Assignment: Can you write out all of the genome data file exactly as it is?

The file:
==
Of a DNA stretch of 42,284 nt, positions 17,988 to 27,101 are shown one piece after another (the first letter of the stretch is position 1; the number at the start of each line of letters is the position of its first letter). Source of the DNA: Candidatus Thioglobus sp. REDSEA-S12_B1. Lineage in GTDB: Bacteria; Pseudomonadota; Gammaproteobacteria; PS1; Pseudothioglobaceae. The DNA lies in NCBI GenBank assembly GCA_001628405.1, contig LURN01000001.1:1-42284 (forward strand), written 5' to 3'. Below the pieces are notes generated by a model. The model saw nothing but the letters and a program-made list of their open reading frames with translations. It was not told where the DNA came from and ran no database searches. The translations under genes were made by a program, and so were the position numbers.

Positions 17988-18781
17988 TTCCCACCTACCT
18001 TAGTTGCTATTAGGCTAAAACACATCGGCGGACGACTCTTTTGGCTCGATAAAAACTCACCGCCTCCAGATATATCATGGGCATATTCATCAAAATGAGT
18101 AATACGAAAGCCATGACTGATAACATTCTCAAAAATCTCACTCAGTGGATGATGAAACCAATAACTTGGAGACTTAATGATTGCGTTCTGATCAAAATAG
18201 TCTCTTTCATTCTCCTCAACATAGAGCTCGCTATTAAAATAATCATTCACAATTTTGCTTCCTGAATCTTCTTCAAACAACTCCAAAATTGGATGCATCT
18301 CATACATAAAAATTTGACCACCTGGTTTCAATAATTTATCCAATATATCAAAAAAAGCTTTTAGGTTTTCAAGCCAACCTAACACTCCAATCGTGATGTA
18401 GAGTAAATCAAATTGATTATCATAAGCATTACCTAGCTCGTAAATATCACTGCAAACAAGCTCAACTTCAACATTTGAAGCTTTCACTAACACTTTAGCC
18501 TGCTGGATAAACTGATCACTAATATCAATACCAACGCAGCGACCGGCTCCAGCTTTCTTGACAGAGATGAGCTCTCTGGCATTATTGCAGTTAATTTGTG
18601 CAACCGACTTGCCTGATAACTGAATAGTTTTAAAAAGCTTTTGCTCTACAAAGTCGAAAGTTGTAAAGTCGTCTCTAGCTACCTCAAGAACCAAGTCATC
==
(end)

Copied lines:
Of a DNA stretch of 42,284 nt, positions 17,988 to 27,101 are shown one piece after another (the first letter of the stretch is position 1; the number at the start of each line of letters is the position of its first letter). Source of the DNA: Candidatus Thioglobus sp. REDSEA-S12_B1. Lineage in GTDB: Bacteria; Pseudomonadota; Gammaproteobacteria; PS1; Pseudothioglobaceae. The DNA lies in NCBI GenBank assembly GCA_001628405.1, contig LURN01000001.1:1-42284 (forward strand), written 5' to 3'. Below the pieces are notes generated by a model. The model saw nothing but the letters and a program-made list of their open reading frames with translations. It was not told where the DNA came from and ran no database searches. The translations under genes were made by a program, and so were the position numbers.

Positions 17988-18781
17988 TTCCCACCTACCT
18001 TAGTTGCTATTAGGCTAAAACACATCGGCGGACGACTCTTTTGGCTCGATAAAAACTCACCGCCTCCAGATATATCATGGGCATATTCATCAAAATGAGT
18101 AATACGAAAGCCATGACTGATAACATTCTCAAAAATCTCACTCAGTGGATGATGAAACCAATAACTTGGAGACTTAATGATTGCGTTCTGATCAAAATAG
18201 TCTCTTTCATTCTCCTCAACATAGAGCTCGCTATTAAAATAATCATTCACAATTTTGCTTCCTGAATCTTCTTCAAACAACTCCAAAATTGGATGCATCT
18301 CATACATAAAAATTTGACCACCTGGTTTCAATAATTTATCCAATATATCAAAAAAAGCTTTTAGGTTTTCAAGCCAACCTAACACTCCAATCGTGATGTA
18401 GAGTAAATCAAATTGATTATCATAAGCATTACCTAGCTCGTAAATATCACTGCAAACAAGCTCAACTTCAACATTTGAAGCTTTCACTAACACTTTAGCC
18501 TGCTGGATAAACTGATCACTAATATCAATACCAACGCAGCGACCGGCTCCAGCTTTCTTGACAGAGATGAGCTCTCTGGCATTATTGCAGTTAATTTGTG
18601 CAACCGACTTGCCTGATAACTGAATAGTTTTAAAAAGCTTTTGCTCTACAAAGTCGAAAGTTGTAAAGTCGTCTCTAGCTACCTCAAGAACCAAGTCATC